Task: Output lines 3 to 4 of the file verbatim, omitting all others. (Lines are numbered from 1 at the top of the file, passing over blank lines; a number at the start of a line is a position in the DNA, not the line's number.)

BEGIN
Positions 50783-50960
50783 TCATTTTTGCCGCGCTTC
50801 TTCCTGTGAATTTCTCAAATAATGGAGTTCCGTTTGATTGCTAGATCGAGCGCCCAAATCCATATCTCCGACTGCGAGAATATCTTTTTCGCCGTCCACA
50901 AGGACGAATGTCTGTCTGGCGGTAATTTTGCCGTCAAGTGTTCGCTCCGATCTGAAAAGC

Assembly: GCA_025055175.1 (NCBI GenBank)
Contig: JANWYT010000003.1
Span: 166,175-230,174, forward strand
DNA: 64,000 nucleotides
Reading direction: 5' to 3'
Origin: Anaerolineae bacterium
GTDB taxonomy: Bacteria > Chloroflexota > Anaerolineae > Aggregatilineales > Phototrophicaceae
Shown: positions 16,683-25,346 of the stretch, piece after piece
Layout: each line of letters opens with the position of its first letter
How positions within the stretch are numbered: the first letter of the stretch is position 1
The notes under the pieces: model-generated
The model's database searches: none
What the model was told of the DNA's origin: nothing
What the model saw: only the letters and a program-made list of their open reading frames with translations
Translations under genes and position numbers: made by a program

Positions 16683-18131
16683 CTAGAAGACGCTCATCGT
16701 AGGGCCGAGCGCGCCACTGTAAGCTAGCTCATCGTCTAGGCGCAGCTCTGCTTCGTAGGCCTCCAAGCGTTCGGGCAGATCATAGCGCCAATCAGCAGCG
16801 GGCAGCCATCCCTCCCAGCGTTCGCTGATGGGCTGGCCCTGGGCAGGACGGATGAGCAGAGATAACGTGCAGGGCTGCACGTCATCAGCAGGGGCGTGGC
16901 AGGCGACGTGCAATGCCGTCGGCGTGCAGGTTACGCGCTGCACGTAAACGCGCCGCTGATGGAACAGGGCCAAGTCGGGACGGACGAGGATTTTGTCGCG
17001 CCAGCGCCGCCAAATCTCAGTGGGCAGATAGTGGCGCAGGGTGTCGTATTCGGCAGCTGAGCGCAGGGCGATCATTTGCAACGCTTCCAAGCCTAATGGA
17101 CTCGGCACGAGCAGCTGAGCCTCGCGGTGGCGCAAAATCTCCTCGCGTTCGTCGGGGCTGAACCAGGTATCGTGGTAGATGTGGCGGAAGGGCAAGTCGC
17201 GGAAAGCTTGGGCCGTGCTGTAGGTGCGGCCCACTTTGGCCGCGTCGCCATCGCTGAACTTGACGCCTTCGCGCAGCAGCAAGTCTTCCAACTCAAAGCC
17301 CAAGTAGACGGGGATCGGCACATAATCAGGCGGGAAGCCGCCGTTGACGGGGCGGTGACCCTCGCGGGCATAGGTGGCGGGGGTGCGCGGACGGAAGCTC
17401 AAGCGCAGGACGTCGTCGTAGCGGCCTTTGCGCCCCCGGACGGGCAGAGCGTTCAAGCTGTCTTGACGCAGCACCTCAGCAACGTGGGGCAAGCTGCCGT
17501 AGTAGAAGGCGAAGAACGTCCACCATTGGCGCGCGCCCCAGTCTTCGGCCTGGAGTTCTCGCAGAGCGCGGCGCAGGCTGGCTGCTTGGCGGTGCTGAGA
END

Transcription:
50801 TTCCTGTGAATTTCTCAAATAATGGAGTTCCGTTTGATTGCTAGATCGAGCGCCCAAATCCATATCTCCGACTGCGAGAATATCTTTTTCGCCGTCCACA
50901 AGGACGAATGTCTGTCTGGCGGTAATTTTGCCGTCAAGTGTTCGCTCCGATCTGAAAAGC